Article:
NEW HAVEN, Conn. (AP) -- Between bites of kugel and sips of matzoh ball soup, the conversation at Rabbi Jon-Jay Tilsen's Shabbat dinner each week inevitably goes in one direction.
Tilsen points out his home's energy-saving, fluorescent lighting to each guest as he tackles a subject more and more religious leaders are broaching: environmentalism.
Religious groups around the country are finding ecological issues hard to ignore. Clergy are speaking from the pulpit on global warming and Arctic drilling, and practicing what they preach in their own churches, synagogues, temples and mosques.
At Tilsen's Congregation Beth El-Kesser in New Haven, incandescent lighting has been replaced and new, more efficient heating and air-conditioning systems have been installed. The sanctuary's ceiling will be lowered and its walls moved in to reduce the area that must be heated and cooled.
Even the ner tamid, the tiny red light that indicates the location of the Ark of the Covenant, which holds the Torah, will be replaced to make use of natural light.
"We're still not the most energy-efficient synagogue or religious institution, but we have put a lot of effort and money into it," Tilsen said. "We're just playing catch-up."
Across faiths, the environmental movement has been evolving slowly over the last decade or more. Denominations have started looking into their traditions, examining how their beliefs could be applied to ecological issues and releasing statements outlining their positions.
Many Christian and Jewish groups have set up offices or assigned directors to deal exclusively with being green. Muslim, Buddhist and some other faiths have also taken up the issue.
Paul Gorman, head of the National Religious Partnership for the Environment, said 21 states now have interfaith global warming and energy campaigns. But Gorman estimates that for every house of worship where the environment is an active issue, there are 100 where it is not.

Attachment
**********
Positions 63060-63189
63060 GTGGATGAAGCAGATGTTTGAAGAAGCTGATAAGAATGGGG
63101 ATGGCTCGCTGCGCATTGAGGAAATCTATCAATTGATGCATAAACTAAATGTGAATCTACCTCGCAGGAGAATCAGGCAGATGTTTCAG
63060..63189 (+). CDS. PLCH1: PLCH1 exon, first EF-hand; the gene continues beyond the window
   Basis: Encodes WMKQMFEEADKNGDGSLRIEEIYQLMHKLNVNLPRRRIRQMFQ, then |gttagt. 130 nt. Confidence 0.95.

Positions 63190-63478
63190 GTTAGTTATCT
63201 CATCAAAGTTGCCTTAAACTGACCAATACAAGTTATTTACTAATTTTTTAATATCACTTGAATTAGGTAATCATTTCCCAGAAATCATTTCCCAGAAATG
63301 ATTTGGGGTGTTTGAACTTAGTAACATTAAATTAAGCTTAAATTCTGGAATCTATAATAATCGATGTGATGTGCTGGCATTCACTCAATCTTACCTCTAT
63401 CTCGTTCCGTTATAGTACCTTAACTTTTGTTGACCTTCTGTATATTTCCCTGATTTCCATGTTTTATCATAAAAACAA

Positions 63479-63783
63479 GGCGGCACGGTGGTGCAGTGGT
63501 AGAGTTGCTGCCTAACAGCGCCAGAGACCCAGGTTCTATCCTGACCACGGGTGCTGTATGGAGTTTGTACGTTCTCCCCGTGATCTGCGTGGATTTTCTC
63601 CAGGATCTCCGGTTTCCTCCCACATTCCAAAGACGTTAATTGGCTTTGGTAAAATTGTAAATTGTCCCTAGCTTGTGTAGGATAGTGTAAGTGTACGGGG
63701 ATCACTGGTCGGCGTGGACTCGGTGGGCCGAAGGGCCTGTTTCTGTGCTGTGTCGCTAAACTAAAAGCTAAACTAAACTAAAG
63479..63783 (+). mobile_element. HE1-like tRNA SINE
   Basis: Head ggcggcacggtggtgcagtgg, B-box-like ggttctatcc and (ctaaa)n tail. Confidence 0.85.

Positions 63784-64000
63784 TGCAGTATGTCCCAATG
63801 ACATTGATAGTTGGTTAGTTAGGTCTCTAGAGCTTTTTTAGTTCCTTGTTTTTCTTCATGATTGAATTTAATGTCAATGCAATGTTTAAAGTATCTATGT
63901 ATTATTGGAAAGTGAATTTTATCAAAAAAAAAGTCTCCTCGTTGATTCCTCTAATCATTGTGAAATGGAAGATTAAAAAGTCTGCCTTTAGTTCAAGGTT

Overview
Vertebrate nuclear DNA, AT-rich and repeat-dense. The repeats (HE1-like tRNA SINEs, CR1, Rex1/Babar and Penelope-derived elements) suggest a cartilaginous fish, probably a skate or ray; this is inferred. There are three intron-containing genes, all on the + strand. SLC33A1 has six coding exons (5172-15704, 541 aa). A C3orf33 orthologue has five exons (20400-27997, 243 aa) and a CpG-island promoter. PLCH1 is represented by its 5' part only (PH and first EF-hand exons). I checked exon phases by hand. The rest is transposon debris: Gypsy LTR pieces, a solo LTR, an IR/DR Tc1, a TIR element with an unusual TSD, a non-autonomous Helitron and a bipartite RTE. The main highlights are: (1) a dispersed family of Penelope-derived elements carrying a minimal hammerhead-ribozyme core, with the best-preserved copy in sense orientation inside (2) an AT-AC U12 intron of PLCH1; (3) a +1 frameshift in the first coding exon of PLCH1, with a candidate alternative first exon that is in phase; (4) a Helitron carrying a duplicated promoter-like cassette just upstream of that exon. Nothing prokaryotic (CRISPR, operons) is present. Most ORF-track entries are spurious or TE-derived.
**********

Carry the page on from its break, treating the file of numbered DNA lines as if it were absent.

"We're only just beginning to learn to practice what we preach," Gorman said.
In Los Angeles, the newly opened Cathedral of Our Lady of the Angels is partially powered by solar panels mounted atop the Roman Catholic church's conference center.
In Palatine, Ill., the Sikh Religious Temple has added water-saving taps and cut its energy use by $720 a month.
And in Wynnewood, Pa., the Evangelical Environmental Network is gearing up for "What Would Jesus Drive?" a national campaign urging people to think about their transportation choices.
"We basically just want to get the question out there," said the Rev. Jim Ball, executive director of the network. "Is transportation a moral decision? We definitely think it is."
The Rev. Tom Carr, pastor of First Baptist Church in West Hartford and a member of Connecticut's Interreligious Eco-Justice Network, has cut energy use -- and costs -- at his church. He has spoken out on environmental issues, which has included lending his support to campaigns against the "Sooty Six," the name environmentalists give the state's oldest and most-polluting power plants.
Hartford Seminary has made changes on its campus, from ending use of chemical weed killers and pesticides on its lawns to supplying mugs for coffee instead of paper and plastic foam cups. In July, the seminary switched to Green Mountain Energy Co., which provides energy from sources including wind, water and natural gas.
Green Mountain supplies power to hundreds of houses of worship in eight states. With its power typically costing up to 1 1/2 cents more per kilowatt-hour, it's not an easy choice for some congregations.
"They're literally putting their money where their beliefs are," said John Holtz, a spokesman for the company.
Some religious groups have resisted the movement. Gorman said some denominations are suspicious of the paganism sometimes associated with ecology, or believe the movement is based more on liberal politics than theology.
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